Heritage Foundation to Restore Downtown Franklin’s Old, Old Jail

Heritage Foundation to Restore Downtown Franklin’s Old, Old Jail

Non-profit Preservation Organization Hopes to Spearhead Area’s Revitalization

The City of Franklin’s Board of Mayor and Aldermen have approved a contract for the Heritage Foundation of Franklin & Williamson County to purchase the building known as the “old, old jail” on Bridge Street, with a goal of restoring it to its ca. 1941 Art Deco appearance and using it as office space.

The contract is contingent upon the findings of a Phase II environmental study to be conducted within the next 60 days. The first phase revealed some potential ground contamination bordering the property—to be expected in an area that has housed auto repair and junkyard lots for decades—but nothing insurmountable, Foundation officials said.

“This building has been at the top of downtown Franklin’s most endangered list for years, and this is one of the key reasons why the Heritage Foundation exists: we restore old buildings that others might think would be better off torn down,” said Cyril Stewart, the Foundation’s Board President. “That was certainly the case with the Franklin Theatre, but with that project under our belt we feel that we are well positioned to take this on.”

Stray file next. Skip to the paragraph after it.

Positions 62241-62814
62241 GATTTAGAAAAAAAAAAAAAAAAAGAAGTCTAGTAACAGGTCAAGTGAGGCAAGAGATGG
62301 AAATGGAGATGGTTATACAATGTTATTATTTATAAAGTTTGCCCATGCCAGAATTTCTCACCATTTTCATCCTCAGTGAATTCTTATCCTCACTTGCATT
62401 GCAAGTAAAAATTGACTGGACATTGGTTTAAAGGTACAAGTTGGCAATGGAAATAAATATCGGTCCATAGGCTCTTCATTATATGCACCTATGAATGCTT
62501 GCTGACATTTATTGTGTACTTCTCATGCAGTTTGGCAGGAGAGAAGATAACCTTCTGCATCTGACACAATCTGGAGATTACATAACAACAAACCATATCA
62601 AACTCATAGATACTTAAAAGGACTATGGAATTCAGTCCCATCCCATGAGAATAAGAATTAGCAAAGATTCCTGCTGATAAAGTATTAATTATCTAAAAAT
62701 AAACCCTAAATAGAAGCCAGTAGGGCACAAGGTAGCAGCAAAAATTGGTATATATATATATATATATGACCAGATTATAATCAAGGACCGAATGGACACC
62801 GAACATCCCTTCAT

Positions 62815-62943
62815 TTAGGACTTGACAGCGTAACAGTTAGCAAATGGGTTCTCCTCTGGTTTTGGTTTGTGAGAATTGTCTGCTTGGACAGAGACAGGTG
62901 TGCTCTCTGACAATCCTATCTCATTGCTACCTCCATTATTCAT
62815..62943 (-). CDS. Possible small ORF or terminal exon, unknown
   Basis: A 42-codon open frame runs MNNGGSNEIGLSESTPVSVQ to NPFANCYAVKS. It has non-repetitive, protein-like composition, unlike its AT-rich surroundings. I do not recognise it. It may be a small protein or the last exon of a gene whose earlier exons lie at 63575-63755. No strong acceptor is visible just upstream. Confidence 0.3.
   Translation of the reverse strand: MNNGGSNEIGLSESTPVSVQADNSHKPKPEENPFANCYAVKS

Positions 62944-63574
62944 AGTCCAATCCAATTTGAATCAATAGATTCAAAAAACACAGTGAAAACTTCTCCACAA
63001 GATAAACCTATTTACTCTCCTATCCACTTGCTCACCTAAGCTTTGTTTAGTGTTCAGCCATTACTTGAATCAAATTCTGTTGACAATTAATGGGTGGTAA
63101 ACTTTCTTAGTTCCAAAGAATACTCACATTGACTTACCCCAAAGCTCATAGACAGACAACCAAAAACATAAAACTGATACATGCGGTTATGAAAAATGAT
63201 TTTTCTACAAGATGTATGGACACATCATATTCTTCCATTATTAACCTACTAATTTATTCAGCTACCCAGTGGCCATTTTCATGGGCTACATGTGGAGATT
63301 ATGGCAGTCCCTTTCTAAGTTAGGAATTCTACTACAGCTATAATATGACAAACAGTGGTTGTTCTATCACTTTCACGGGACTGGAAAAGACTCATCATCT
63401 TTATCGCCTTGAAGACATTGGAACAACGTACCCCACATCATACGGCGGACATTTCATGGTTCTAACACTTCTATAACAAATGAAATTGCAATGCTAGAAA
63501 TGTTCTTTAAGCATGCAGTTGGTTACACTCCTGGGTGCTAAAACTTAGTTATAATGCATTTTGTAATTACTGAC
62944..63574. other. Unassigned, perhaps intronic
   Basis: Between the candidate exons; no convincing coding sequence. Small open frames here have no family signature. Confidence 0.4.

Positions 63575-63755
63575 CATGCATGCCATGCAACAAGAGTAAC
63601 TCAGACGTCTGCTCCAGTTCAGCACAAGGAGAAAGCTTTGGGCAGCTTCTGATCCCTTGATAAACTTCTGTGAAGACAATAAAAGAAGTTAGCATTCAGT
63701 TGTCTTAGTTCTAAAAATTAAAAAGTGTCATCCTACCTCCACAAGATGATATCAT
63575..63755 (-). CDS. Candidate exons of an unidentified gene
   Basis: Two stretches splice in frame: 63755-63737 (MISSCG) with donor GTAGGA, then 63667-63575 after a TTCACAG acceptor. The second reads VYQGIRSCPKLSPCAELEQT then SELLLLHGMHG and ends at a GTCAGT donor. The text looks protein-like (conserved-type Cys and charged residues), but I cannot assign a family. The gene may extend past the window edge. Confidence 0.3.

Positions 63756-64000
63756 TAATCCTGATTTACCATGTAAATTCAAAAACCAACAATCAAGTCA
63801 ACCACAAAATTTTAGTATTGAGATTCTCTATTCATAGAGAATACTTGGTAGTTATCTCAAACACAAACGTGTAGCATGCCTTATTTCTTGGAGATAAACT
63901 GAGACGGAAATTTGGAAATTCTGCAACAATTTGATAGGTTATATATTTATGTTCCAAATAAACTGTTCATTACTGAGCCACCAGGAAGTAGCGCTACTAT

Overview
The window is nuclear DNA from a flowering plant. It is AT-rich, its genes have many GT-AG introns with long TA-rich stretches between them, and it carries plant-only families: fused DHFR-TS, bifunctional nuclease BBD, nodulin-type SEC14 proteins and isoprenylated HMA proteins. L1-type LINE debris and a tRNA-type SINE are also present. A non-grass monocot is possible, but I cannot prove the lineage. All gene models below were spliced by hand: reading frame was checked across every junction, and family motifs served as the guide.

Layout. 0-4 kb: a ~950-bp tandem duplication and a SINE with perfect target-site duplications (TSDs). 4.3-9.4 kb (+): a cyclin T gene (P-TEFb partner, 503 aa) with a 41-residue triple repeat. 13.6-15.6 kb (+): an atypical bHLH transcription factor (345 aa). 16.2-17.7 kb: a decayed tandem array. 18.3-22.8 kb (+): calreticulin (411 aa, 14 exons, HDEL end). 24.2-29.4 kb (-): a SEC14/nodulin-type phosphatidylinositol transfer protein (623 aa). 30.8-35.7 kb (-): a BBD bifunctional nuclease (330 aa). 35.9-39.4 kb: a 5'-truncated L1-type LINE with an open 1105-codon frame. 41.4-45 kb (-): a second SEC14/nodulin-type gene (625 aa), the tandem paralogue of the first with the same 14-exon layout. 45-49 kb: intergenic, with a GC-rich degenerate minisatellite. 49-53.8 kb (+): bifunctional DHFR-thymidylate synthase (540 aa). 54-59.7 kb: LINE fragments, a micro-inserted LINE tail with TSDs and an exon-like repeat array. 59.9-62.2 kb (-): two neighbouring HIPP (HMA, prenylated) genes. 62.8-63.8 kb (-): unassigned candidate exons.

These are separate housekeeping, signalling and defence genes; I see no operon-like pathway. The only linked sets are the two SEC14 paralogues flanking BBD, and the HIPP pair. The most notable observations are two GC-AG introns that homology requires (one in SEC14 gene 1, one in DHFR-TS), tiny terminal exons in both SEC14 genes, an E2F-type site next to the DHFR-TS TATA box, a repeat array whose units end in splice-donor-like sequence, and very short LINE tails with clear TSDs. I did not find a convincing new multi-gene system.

Stewart, who is a licensed architect, says he believes the building is structurally sound, and that they expect to deal with some lead paint and limited asbestos abatement as part of the environmental remediation. The opportunity was too good to pass up, he says.

“With our current home at the Historic Five Points Post Office being restored by FirstBank soon, this is a chance to save two historic treasures while creating an office space that will serve the Heritage Foundation well into the future,” Stewart explained. “And with major development plans on the horizon for the Bridge Street corridor, we believe we can be a part of the revitalization of the entire north side of downtown Franklin.”

While the Foundation will purchase the property for $25,000, that number represents a small percentage of the restoration cost. The environmental impact study alone is expected to cost $15,000, before remediation. Heritage Foundation Executive Director Mary Pearce says she expects the total project cost to be around $1.5 million.

“It’s a daunting task that will take an entire community to pull off, but this is our mission… This is an integral part what we do,” Pearce said. “Together, we’ll find a way to get it done, and it will enhance the legacy of downtown Franklin for generations to come.”

Since 1968, the not-for-profit Heritage Foundation’s mission has been to protect and preserve the architectural, geographic and cultural heritage of Franklin and Williamson County, and to promote the ongoing economic revitalization of downtown Franklin in the context of historic preservation. To learn more, visit www.historicfranklin.com.

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